We also faced complicated appellation boundary and naming issues. For the Napa Valley AVA, for example, established in 1981, there was a battle over whether to include the eastern valleys: Pope Valley, Gordon Valley, Wooden Valley, and Capell Valley. The original proposal, propounded by the Napa Valley Vintners and the Napa Valley Grapegrowers, was that the Napa Valley includes the watershed of the Napa River. This is the classic definition of a valley: an elongated lowland between ranges of mountains or hills, often having a river running along the bottom. But this definition excluded the eastern valley growers, who claimed an equitable right to the appellation name because their grapes historically had been used to make Napa Valley wines. ATF agreed with the growers and expanded the AVA to include all of Napa County except the area northeast of Lake Berryessa.
These complicated issues led to some epic battles as we began to sub-divide the Napa Valley AVA into what are colloquially known as sub-appellations. (Note that AVAs nested within larger appellations are not technically sub-AVAs.) Along the way, we established important precedents for our evolving appellation system. One of the most important and colorful stories is of the Stags Leap District AVA. Both Warren Winiarski of Stag’s Leap Wine Cellars and Carl Doumani of Stags’ Leap Winery lay claim to the Stags Leap name (with or without an apostrophe). But the neighboring growers and vintners, themselves an illustrious lot including John Shafer (Shafer Vineyards), Dick Steltzner (Steltzner Vineyards), Joe Phelps (Joseph Phelps Vineyards), Tim Mondavi (Robert Mondavi Winery), Bernard Portet (Clos du Val), Gary Andrus (Pine Ridge Winery), and Angelo Regusci (Regusci Winery), believed that Stags Leap also is a place, deserving of recognition as an AVA. I prepared the Stags Leap AVA petition. Not surprisingly, Winiarski opposed it. The parties settled their differences when the proposed name of the AVA was changed to Stags Leap District, which Warren accepted as the way to differentiate the brands from the appellation.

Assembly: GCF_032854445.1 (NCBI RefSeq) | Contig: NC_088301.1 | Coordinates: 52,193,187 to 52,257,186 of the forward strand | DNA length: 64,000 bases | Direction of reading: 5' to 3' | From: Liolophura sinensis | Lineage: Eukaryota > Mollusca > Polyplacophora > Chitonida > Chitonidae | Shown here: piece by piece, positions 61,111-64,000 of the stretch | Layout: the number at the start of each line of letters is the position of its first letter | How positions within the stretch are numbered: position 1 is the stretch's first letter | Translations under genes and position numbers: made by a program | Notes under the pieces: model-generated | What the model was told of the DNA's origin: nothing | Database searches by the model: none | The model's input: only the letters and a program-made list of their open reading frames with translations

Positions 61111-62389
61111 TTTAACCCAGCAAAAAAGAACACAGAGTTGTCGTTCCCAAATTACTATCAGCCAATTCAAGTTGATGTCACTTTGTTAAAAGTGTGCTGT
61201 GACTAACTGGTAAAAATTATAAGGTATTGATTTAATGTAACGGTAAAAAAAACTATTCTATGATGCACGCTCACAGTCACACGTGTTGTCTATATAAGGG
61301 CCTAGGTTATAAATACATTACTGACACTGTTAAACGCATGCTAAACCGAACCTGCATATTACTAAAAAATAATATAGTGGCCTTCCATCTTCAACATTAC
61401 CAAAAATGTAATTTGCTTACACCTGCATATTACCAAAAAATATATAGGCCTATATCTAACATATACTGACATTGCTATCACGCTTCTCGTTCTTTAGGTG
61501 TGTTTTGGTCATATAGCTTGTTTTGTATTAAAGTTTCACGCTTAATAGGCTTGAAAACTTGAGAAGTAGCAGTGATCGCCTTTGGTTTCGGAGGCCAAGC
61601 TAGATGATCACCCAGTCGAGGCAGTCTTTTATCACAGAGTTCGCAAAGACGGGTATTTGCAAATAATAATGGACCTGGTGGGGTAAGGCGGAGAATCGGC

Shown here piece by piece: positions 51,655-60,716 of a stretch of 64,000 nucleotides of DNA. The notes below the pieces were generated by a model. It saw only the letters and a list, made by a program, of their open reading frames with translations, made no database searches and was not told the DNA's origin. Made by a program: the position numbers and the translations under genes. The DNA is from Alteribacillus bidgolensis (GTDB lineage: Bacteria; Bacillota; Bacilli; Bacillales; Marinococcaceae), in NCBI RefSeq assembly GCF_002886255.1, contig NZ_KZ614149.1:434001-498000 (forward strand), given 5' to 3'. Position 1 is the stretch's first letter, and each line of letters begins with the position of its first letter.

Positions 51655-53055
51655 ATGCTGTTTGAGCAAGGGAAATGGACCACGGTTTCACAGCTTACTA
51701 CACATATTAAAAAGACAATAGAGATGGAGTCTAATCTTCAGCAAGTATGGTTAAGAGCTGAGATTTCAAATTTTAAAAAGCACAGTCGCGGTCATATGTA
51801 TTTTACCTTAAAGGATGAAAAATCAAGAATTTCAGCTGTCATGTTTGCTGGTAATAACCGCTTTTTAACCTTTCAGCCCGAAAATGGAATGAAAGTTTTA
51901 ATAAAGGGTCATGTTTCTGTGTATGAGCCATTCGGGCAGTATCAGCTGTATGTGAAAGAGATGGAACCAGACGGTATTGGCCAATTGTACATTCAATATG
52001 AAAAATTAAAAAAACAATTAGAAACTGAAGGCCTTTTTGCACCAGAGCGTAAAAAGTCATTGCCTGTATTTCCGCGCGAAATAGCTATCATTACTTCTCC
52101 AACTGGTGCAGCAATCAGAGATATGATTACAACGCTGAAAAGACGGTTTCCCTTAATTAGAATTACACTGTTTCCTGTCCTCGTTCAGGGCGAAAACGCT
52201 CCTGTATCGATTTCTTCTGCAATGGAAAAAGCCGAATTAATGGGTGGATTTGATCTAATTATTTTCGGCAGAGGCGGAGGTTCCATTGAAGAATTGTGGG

But the wrangling didn’t end there. The AVA boundaries also were in dispute. First the Disney family, which owns Silverado Vineyards, fought its way into the appellation, and then Stan Anderson of S. Anderson Vineyard, which today is Cliff Lede Vineyards. Only at the very end of the four-year proceeding, when other landowners proposed to move the AVA boundaries further north and south, did ATF put its foot down and hold the line.
As a more modern appellation system, we learned from the mistakes of the traditional European winegrowing regions. For example, we saw what happened in Bordeaux where the small sub-appellations of the Haut Médoc like Saint-Julien, Saint-Estèphe, Margaux, and Pauillac over time eclipsed Bordeaux so that today “Bordeaux” is often nowhere to be found on those labels. In the Napa Valley, we took steps to prevent that by authoring a conjunctive labeling law that the state of California adopted in 1990. That law keeps Napa Valley front and center on all these wine labels. The wine is not simply Oakville; it is Oakville – Napa Valley.